Photography project supports urban ministry

By on June 1, 2012

Carly Kalish, centre, a social worker at All Saints Church-Community Centre is the prime mover behind The Exposure Project. She is flanked by project co-chairs Meredith Blidner (left) and Alexa Feldberg. Photo: Michael Hudson

A photography project that gave disposable cameras and photography lessons to female sex trade workers in downtown Toronto has raised about $38,000 for the drop-in program at All Saints Church-Community Centre. The brainchild of Carly Kalish, a social worker employed by the church, The Exposure Project allowed 10 women living in one of the city’s most dangerous neighbourhoods to share their stories.

The project featured an exhibition of 33 images displayed at Holy Trinity Church from April 12 to 19 and culminated in a sold-out fundraiser for 250 people. Most of the photos sold for $75 to $200 each; ticket sales and donations further boosted the bottom line.

“I thought ‘how neat would it be to empower women and educate the community at the same time,’ ” Kalish told the Anglican Journal. Not only is photography a familiar medium to most people, she points out, but it “allows us to have a window into their lives.” Now Kalish is dreaming of a fashion show. She envisions a sewing group that will work with local designers.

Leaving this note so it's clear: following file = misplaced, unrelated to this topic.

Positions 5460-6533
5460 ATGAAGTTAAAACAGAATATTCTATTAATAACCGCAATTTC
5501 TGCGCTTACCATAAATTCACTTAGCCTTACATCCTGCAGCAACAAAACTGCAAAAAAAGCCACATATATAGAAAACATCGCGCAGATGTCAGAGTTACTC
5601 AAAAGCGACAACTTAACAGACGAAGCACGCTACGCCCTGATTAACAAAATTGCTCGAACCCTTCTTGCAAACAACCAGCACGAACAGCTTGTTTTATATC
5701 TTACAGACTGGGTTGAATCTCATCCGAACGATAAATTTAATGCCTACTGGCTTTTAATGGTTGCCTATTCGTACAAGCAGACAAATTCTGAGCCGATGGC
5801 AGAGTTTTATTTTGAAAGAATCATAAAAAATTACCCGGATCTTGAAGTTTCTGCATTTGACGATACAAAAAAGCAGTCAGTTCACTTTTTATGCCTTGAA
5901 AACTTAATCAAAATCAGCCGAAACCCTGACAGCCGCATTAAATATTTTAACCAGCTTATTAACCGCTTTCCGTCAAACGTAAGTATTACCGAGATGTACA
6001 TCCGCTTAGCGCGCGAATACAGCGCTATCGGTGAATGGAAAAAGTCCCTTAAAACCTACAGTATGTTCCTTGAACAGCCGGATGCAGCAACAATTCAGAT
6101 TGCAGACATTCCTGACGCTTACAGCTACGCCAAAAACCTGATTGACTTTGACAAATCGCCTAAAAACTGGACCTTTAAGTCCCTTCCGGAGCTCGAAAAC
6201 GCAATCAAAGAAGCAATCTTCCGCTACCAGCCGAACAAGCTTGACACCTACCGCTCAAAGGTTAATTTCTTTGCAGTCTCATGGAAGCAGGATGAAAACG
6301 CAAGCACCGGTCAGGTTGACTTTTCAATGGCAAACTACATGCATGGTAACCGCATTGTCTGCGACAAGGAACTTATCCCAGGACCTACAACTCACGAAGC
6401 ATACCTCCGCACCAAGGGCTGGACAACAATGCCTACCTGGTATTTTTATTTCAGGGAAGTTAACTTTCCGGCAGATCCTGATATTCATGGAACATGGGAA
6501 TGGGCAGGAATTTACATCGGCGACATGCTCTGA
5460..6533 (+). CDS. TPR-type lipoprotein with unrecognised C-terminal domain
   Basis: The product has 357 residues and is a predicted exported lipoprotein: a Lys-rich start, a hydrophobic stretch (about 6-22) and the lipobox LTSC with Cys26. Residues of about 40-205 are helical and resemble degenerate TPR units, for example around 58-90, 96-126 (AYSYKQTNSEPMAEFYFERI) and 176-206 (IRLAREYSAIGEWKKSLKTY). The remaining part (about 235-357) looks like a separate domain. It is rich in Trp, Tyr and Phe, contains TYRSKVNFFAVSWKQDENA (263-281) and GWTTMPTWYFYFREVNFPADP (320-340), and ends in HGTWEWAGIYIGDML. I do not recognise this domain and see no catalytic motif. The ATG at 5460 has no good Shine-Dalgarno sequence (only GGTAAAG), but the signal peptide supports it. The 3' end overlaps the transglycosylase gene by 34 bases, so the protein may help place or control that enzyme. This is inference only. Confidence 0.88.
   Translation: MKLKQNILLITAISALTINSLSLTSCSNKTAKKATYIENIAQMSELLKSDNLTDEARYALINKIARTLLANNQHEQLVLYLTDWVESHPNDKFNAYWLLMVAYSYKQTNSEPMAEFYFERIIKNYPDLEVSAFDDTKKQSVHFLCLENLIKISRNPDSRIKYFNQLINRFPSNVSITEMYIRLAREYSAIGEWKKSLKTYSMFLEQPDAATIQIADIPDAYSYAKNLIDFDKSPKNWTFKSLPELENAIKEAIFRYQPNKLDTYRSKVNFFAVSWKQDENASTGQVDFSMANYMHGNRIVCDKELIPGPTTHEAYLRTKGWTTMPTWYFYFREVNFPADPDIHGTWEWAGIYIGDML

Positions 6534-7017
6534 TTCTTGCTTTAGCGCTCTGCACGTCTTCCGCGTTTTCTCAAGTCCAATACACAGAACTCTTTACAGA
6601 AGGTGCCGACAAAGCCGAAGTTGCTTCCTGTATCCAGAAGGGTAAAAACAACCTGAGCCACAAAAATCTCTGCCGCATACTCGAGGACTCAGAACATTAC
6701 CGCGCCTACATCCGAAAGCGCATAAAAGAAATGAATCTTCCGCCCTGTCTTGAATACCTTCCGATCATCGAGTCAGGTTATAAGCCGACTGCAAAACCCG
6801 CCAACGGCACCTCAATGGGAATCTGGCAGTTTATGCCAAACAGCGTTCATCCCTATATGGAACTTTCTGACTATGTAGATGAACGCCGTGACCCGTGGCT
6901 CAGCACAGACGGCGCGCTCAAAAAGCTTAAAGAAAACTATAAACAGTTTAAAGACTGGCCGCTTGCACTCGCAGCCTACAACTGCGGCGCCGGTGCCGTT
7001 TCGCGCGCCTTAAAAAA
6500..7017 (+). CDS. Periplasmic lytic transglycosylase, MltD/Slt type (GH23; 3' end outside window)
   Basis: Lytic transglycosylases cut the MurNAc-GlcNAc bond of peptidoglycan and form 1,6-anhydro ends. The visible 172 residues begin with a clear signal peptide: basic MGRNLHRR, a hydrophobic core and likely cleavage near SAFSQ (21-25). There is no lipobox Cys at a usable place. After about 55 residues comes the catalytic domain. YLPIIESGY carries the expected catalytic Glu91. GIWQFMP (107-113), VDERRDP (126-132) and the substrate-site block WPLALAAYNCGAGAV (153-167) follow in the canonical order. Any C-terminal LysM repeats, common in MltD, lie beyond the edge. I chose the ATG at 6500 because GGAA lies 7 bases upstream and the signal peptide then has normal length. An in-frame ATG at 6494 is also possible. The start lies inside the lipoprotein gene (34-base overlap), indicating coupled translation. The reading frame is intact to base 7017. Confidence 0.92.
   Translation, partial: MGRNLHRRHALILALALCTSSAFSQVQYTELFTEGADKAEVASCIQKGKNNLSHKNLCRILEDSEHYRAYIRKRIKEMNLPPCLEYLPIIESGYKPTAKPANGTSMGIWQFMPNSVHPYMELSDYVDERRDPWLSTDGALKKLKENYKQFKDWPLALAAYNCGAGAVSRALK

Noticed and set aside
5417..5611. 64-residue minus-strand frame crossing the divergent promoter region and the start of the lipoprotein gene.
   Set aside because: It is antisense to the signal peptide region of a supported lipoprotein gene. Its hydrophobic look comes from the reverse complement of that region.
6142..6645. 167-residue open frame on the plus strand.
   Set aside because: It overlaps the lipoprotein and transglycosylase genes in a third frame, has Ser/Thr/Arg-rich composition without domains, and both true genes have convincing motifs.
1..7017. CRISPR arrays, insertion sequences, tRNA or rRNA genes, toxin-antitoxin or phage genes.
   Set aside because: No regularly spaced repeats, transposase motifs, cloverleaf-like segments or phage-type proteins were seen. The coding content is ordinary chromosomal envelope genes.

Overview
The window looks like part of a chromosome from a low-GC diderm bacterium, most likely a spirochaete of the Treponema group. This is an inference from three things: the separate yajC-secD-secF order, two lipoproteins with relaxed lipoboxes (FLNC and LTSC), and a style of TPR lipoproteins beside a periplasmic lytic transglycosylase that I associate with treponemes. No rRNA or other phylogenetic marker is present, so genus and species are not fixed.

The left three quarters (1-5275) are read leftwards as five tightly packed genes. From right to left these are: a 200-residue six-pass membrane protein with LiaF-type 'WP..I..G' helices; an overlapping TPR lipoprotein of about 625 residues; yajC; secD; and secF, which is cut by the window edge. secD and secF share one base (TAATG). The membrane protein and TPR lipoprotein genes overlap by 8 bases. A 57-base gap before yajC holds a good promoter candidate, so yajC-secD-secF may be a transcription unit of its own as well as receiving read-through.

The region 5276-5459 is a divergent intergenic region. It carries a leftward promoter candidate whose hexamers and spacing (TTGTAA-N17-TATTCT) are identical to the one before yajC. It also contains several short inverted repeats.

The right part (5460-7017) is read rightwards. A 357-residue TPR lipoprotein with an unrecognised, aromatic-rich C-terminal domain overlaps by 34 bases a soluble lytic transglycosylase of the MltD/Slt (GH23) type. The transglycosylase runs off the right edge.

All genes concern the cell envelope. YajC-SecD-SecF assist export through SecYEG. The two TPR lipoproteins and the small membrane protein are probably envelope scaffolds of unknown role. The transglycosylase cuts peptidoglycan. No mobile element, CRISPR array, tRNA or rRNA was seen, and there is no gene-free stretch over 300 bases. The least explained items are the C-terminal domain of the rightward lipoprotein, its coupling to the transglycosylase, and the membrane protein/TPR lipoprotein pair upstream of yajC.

“You love the person. You say, ‘Here’s an instrument you can use to enlighten the rest of the world, [an instrument] which validates who you are,’ ” explains the Rev. David Opheim, the incumbent priest at All Saints. “And then we say, ‘We’re going to show these photos and say to the world that this is really important, and God is present in the midst of all of that.’ ” All Saints will continue the project next year and a 2013 calendar featuring the 2012 photos is under consideration.

Author

  • Leigh Anne Williams

    Leigh Anne Williams joined the Anglican Journal in 2008 as a part-time staff writer. She also works as the Canadian correspondent for Publishers Weekly, a New York-based trade magazine for the book publishing. Prior to this, Williams worked as a reporter for the Canadian bureau of TIME Magazine, news editor of Quill & Quire, and a copy editor at The Halifax Herald, The Globe and Mail and The Bay Street Bull.

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